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For nearly a year, Democrats have been engaged in a bitter dispute over the way candidates are elevated in South Bay political races.
Just last week, the party’s top leaders stripped a dozen clubs of their ability to vote on endorsements. Activists alleged that the clubs only existed on paper and that a political consultant had created them to steer financial resources toward his friends and clients.
Nora Vargas, a Planned Parenthood official, was considered the most likely candidate to win the party’s endorsement for the District 1 County Board of Supervisors. But with the 12 clubs out of the picture, no candidate was able to consolidate enough support Tuesday when all the South Bay clubs met to weigh in on the race.
Instead, party leaders in the South Bay deemed all four Democratic contenders, including Vargas, “qualified” going into the March primary.
In a new story, Jesse Marx and Maya Srikrishnan shed more light on the ways in which all the candidates have attempted to use the club system to improve their own chances. The presidents of several South Bay clubs that weren’t stripped of their endorsement authority complained that Vargas’ opponents were infiltrating and upending their process.
The D1 race is an important one for the South Bay. With Republican Greg Cox about to step down, the seat is up for grabs for the first time in a generation.
A San Diego man is facing a nearly $10 million fine for spoofing political robocalls that spread a fake assault claim about Republican Assembly candidate Phil Graham just days before the 2018 primary.
Kenneth Moser, the owner of a local telemarketing company, has been accused by the Federal Communications Commission of making the calls that helped take down Graham’s campaign.
You may remember that in May 2018, a woman accused Graham of groping her in an Encinitas bar. Political opponents jumped on the news despite authorities determining that the woman’s claim had been disproven.
But then came the robocalls. As Marx reported earlier this year, voters in the 76th Assembly District race began receiving robocalls citing press coverage of the allegation, and asked why Graham was out harassing a woman when he should have been at home sleeping.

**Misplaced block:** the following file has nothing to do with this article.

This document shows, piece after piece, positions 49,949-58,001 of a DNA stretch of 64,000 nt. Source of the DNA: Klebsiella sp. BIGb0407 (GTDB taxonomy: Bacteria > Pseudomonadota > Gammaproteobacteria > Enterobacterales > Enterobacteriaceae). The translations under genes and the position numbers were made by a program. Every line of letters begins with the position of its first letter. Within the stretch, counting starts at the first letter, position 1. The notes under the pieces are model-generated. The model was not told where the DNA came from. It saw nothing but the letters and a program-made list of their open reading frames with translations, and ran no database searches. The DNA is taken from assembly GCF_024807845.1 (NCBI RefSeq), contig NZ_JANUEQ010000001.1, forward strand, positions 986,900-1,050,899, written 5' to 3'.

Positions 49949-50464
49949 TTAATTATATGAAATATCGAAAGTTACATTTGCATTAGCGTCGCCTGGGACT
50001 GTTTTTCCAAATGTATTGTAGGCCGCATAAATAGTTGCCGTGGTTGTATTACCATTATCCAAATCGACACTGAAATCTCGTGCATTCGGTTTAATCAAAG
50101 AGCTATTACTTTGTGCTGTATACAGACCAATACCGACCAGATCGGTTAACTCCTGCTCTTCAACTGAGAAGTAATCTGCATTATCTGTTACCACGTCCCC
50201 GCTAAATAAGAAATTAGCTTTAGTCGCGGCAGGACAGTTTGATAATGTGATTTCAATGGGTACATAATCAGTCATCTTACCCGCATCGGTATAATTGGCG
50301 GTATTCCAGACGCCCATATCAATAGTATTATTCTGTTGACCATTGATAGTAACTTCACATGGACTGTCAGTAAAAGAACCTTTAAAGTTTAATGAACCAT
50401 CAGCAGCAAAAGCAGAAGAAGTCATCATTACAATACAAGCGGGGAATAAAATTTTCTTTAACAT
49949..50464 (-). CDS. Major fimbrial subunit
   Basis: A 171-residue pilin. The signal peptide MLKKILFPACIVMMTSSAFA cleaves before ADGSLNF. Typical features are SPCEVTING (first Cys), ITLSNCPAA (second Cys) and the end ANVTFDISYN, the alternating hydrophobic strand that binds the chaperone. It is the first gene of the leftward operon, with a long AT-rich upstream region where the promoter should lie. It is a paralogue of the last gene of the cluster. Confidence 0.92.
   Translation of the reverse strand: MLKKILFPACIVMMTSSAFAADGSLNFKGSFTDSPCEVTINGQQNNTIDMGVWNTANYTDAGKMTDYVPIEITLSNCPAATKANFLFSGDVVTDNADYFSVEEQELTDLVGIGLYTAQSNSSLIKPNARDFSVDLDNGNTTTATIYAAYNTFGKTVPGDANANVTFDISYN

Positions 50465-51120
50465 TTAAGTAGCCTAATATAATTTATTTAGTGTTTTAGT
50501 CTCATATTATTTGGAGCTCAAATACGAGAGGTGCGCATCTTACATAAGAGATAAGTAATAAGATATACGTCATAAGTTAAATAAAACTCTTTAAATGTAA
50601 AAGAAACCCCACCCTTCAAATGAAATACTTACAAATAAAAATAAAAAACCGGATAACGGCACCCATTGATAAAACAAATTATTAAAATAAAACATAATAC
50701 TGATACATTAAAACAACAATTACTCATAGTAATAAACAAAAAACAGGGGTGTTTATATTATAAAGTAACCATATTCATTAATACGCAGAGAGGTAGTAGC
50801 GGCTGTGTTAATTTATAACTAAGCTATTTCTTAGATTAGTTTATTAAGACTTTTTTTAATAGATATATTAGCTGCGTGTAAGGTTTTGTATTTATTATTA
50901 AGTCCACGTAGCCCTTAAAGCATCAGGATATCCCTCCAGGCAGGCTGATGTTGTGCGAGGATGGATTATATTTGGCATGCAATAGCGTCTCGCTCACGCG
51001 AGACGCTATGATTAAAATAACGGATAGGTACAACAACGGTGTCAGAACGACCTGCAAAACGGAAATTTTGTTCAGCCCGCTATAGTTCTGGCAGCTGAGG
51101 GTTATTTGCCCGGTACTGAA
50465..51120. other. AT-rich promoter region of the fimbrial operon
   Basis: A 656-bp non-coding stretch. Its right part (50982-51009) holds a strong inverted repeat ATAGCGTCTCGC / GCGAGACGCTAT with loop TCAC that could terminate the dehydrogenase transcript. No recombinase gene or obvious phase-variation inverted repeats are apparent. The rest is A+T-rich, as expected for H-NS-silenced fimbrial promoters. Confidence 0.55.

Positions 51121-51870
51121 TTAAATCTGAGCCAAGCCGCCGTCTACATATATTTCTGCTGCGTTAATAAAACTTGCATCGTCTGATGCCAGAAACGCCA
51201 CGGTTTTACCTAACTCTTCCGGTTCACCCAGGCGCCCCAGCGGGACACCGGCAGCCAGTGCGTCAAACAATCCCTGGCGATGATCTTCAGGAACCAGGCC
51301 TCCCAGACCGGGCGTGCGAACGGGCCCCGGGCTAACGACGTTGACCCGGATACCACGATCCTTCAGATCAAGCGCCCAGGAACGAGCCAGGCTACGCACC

The phone number listed on voters’ caller ID traced back to HomeyTel Network, a Ensenada-based telemarketing company founded by Conrad Braun in San Diego. Turns out Braun and Moser have a long history. The FCC says Moser used Braun’s number “with the intent to cause harm to HomeyTel and others.”
In a statement released after our story published, Graham said he was pleased that the agency had found multiple violations committed against his campaign and hopeful that all the participants would be held to account.
Brian Hildreth, his attorney, added: “While there has rightly been a significant focus on election interference at the national level, we respectfully ask that the USDOJ apply the same level of scrutiny at the state and local level to prevent any new illegal acts.”
In the age of gun violence, schools and students are facing a new normal. School shootings are all too common, and so is fear among students who worry their school may be next.
Most schools across the country now do active shooter drills. Some pre-schools do, too.
For this week’s episode of Good Schools for All, we hear from two San Diego students who have experience with these drills, and our own managing editor, Sara Libby, who found out her 1-year-old son took part in a shelter-in-place drill only after it had happened.
Listen here or wherever you get podcasts.
Correction: An earlier version of this post mischaracterized a lawsuit challenging the ballot language for a measure to raise the hotel room tax. The lawsuit was filed by a board member for the group Alliance San Diego, which supports the suit. Alliance San Diego did not file the lawsuit.
The Morning Report was written by Megan Wood, and edited by Sara Libby.